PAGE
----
by Brian Karl

read more

Flash Art International no. 312 January – February 2017

We are pleased to announce that the January – February 2017 issue of Flash Art International is out now.

While reviewing past issues of Flash Art, we stumbled upon an article by British artist Victor Burgin discussing the show “Difference: On Representation and Sexuality,” held at the New Museum, New York, in 1984. According to the show’s press release, it was premised on “recent interest in the issue of representation [that] has prompted many artists to explore the cultural formation of our notions of sexuality.” In Burgin’s article, which we reprinted as this issue’s “Time Machine,” he analyses in terms of the “difficulty of difference” the critical response against the “political conceptualism” embraced by many of the “Difference” artists, whose works were dismissed as démodé during a time when formalist and expressionist fashions were ascendant. “What was at issue in the work was not a transient aesthetic form but a long-established semiotic form — text/image — encountered in most aspects of the everyday environment.” Defending his and his fellow artists’ lack of concern with the development of a recognizable style, Burgin explains that “the work of such ‘works of art’ was upon systems of representations which were not confined within the institutions and practices of ‘art.’” Amid the hostility encountered by the “Difference” works, Burgin discerned “a reflex refusal to admit difference that has more to do with our ‘large-scale’ politics than we care to imagine.”

This issue of Flash Art takes Burgin’s meditation as a starting point to stimulate a discourse around difference within the current political climate. On the one hand, as theoretician Walter Benn Michaels suggests in this issue’s “Macro,” reflecting on the recent Kelley Walker show at CAM St. Louis, the politics of representation may be a red herring with regard to the problem of economic inequality and the critique of capitalism; on the other hand, artist Jimmie Durham, also featured in this issue with an essay by Jennifer Piejko, boasts a lifelong engagement in civil rights struggles, mastering the “specificity of the political in art” that emerged through the political dissensus of Burgin and his fellow “political conceptualists.” To highlight a vivid distinction between the representation of politics and the politics of representation — both in art and in life — should be our goal for the year we are entering.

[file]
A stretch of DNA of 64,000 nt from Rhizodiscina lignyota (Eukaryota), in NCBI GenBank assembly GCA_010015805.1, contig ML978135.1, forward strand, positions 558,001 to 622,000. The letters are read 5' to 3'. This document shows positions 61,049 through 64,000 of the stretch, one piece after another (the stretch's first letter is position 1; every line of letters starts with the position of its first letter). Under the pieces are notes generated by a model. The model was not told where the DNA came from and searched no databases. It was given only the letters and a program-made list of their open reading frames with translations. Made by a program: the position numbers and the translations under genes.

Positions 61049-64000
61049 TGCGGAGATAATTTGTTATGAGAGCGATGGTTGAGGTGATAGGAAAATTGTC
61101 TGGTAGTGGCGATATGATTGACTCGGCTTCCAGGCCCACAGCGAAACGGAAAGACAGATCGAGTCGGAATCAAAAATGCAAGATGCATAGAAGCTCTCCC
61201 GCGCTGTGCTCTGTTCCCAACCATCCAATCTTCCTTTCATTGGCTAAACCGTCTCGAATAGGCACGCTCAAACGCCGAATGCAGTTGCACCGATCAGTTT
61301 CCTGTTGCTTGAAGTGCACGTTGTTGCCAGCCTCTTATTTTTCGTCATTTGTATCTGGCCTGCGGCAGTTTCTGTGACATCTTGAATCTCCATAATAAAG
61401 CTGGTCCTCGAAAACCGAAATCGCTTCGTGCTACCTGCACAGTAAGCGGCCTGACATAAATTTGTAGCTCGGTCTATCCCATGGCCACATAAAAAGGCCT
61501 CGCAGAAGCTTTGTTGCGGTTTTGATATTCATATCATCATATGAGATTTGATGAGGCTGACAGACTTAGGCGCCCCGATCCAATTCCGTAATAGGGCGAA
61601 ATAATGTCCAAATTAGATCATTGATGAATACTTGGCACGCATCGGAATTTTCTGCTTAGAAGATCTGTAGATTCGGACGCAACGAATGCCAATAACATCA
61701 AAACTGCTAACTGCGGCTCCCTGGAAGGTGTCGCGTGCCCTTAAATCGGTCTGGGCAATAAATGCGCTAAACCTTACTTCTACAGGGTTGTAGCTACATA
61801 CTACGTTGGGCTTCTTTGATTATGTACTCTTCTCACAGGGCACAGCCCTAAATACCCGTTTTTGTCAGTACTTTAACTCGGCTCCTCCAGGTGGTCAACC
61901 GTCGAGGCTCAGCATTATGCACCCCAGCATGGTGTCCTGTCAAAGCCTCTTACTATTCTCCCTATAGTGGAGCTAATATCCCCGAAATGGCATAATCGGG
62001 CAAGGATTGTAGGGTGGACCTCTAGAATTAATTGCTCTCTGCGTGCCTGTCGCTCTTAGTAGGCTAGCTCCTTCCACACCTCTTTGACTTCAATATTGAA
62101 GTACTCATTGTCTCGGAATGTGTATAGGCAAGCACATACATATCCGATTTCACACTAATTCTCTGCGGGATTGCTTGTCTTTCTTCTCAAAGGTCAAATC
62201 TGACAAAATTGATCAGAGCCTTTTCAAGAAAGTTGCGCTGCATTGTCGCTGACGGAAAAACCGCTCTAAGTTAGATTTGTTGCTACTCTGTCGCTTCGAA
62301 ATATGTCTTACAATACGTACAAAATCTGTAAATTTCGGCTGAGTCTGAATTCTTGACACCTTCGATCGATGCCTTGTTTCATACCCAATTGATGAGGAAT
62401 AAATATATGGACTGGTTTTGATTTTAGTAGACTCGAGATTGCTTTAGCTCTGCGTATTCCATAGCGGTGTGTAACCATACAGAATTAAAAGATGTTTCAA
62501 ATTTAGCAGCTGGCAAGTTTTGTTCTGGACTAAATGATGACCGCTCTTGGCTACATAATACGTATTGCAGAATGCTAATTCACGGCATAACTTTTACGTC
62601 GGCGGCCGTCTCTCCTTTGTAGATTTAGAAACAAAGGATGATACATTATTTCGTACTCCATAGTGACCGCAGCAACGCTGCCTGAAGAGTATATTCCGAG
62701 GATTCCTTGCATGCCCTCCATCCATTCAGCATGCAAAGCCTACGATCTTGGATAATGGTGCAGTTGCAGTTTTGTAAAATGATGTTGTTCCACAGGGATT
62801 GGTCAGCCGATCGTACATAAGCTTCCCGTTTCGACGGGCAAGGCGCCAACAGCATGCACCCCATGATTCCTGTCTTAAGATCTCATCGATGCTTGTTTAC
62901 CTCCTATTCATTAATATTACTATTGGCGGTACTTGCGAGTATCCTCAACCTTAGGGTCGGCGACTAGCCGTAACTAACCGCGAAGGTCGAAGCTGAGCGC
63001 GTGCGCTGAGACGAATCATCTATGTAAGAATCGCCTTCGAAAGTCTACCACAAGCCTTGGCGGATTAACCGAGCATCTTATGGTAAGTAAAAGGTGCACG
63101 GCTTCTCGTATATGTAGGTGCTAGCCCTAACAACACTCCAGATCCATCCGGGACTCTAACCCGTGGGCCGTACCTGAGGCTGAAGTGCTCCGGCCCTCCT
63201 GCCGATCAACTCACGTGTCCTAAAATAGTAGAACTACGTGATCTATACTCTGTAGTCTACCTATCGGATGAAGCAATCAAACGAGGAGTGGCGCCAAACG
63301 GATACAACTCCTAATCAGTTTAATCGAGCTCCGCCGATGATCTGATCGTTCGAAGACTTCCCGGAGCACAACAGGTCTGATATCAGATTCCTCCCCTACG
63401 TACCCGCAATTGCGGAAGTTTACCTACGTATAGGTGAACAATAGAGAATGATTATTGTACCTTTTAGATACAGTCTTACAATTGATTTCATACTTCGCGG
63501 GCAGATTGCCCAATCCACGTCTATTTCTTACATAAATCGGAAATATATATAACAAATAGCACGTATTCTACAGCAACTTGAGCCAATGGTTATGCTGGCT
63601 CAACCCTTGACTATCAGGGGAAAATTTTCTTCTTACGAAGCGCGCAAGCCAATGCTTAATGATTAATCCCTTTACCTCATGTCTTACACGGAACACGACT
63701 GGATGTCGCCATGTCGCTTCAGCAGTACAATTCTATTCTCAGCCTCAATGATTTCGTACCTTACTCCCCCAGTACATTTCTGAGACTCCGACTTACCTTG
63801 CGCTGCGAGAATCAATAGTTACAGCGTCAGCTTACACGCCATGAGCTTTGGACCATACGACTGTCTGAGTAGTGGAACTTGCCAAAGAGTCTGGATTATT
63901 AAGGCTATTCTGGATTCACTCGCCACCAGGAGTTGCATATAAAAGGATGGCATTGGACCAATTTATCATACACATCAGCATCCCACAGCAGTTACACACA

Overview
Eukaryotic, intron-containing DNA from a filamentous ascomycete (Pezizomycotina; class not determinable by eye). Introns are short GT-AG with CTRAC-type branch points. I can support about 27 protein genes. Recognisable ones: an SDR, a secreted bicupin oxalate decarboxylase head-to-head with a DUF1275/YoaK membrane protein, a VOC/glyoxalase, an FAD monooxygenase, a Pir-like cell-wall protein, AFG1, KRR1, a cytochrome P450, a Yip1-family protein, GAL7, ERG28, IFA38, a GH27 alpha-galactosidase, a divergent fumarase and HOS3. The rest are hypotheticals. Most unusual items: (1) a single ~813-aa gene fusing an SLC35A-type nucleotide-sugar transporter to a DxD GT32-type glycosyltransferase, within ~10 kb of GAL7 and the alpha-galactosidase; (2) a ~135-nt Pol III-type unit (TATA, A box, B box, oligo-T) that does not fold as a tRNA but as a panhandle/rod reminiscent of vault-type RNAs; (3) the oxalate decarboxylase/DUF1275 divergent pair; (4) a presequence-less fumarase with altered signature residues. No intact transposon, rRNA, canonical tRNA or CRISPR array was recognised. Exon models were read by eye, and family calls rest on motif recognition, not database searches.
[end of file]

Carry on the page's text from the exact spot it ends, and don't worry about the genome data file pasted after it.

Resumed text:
Also in this issue:

Olivian Cha examines the transitional paintings of Sadie Benning.

“Benning possesses a singular ability for identifying the most elusive spatial and temporal shifts in form and further embodies them across different media and mediums.”

— Olivian Cha

Associate Editor Eli Diner discusses the images and objects of Oliver Payne.

“As much as Payne’s objects and images present a glimpse onto other worlds, they are two-way portals — the gaze passes this way as well.”

— Eli Diner

In conversation with Assistant Editor Alex Estorick, Paul Pfeiffer addresses what the age of augmented reality means for art.

“I’m trying to find a form that includes a jump from one dimension of reality to another, because in a way that’s the aesthetic experience essential to our consciousness now.”

— Paul Pfeiffer

Associate Editor Laura McLean-Ferris talks to Anna-Sophie Berger about the care and attentiveness at the heart of a social life.

“To me care is not confined to the realm of objects but is naturally also expanded to care of oneself — notions of the fragility of life and finitude as an ultimate bracket to existence.”

— Anna-Sophie Berger

In “Micro”:

Responding to Paolo Sorrentino’s The Young Pope, Cristiano de Majo reflects on shifts in representation of power in recent TV shows.